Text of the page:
A group of MPs said the Government's lack of planning created a postcode lottery with areas across England reporting unacceptable variations in the number of people shielding.
The Government originally asked those considered to be the most vulnerable to Covid-19 to isolate at home in March last year.
NHS Digital figures show 2,325 patients in Crawley were on the shielding list by April 12 – the earliest version available.
Local doctors were then asked to review the data, causing the patient count to swell to 3,880 by May 15 – an increase of 67%.
Across England, reviews led shielding numbers to increase by 73% – but this varied hugely regionally, from just 15% in Carlisle to 352% in the London borough of Hounslow.
The Commons Public Accounts Committee said the "unacceptable" level of variation was evidence of a postcode lottery, as the list grew from 1.3 million to 2.2 million nationally.
Committee chairwoman Meg Hillier said this was caused by "poor data" and a lack of "joined-up policy systems".
She said: “The shielding response in the Covid pandemic has particularly exposed the high human cost of the lack of planning for shielding in pandemic-planning scenarios.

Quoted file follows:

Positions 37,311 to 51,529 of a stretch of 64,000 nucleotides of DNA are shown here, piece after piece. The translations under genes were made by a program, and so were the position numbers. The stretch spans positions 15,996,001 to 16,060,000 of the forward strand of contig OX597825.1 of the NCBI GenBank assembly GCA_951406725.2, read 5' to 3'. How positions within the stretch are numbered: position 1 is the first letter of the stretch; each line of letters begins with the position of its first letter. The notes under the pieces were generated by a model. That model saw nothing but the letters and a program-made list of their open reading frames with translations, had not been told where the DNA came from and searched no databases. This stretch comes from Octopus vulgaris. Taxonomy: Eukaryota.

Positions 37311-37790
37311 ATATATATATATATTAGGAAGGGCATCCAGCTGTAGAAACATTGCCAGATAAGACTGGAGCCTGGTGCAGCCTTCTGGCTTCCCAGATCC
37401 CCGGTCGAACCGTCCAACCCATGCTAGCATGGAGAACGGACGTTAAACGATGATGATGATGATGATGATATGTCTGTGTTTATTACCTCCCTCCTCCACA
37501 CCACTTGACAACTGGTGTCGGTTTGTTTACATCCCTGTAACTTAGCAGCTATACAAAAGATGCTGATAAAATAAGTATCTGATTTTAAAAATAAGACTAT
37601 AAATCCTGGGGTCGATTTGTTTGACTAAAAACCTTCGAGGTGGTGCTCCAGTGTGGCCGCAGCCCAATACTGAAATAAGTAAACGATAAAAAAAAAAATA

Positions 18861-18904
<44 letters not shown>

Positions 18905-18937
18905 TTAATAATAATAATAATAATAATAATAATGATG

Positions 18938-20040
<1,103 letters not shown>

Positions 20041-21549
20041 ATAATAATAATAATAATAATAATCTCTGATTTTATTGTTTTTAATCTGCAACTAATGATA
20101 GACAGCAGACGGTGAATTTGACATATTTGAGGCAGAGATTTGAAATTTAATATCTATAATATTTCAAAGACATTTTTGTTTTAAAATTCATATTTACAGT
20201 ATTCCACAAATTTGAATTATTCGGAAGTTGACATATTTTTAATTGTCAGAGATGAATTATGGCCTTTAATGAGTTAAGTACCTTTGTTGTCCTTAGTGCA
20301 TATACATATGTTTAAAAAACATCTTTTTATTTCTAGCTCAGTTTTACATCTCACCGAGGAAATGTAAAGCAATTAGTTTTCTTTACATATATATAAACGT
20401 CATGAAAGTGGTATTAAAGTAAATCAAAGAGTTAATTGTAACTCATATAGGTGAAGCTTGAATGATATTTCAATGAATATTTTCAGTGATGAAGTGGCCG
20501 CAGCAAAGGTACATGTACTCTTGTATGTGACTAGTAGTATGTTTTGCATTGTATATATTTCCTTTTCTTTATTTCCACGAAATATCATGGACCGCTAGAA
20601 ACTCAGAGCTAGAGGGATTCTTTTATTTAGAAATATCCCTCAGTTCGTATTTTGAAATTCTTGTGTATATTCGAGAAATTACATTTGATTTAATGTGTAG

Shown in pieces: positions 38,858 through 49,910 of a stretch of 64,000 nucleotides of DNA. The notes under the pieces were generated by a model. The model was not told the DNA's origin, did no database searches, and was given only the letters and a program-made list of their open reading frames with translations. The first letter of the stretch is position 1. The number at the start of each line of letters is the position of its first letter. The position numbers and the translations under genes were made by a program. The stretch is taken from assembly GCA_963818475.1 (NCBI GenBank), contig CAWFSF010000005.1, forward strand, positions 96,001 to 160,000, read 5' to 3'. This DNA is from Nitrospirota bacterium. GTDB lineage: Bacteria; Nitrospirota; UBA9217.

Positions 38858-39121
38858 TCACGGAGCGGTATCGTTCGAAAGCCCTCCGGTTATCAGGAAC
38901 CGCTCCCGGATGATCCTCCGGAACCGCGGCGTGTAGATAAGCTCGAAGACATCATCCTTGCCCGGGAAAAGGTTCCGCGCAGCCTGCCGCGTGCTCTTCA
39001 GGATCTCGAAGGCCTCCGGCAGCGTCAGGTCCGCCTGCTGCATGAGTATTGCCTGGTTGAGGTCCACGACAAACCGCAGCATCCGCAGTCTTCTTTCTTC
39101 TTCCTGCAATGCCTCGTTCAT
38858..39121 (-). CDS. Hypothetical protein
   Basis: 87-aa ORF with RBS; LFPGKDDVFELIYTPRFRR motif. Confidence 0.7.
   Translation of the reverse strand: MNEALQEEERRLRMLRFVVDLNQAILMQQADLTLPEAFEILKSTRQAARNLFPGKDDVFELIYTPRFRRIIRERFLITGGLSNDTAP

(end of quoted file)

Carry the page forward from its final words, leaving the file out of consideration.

“People were instructed to isolate, to protect themselves and others – but the cost of this protection was reduced access to living essentials like food, and an untold toll on mental health and wellbeing.”
MPs also found that a contact centre established to trace those who did not respond to an initial shielding letter was unable to reach 800,000 people – and it is still not known whether they had been contacted by local authorities.
Clinically extremely vulnerable patients in England have not needed to isolate since April 1, by which point over 90% had received at least one vaccine dose.
The national shielding list increased significantly again in February, when scientists developed a new tool to assess whether someone is at risk of severe disease or death.
The latest update shows the number on the shielding list in Crawley has risen to 8,050 as of April 14 – 5,725 more than a year previously.
The British Medical Association said inadequate planning and unclear Government communication made shielding a distressing experience, and jeopardised the public's health and wellbeing.
BMA council chair Dr Chaand Nagpaul added: “The shielding lists could have been created more quickly and effectively rather than shifting criteria and suddenly increasing the number of people on the list.
"This led to a huge rise in workload having to contact large numbers of people within a short time frame without comprehensive guidance."
The Government said it delivered an urgent national scheme to contact people and provide them with vital food and medicine so they could shield – but many chose not to take up the offer.
A spokesperson added: “These report findings are disappointing and misjudged.
“We have learned more about the virus and adapted our approach, which has enabled us to protect those most vulnerable by providing them with shielding guidance and prioritising them for vaccination.”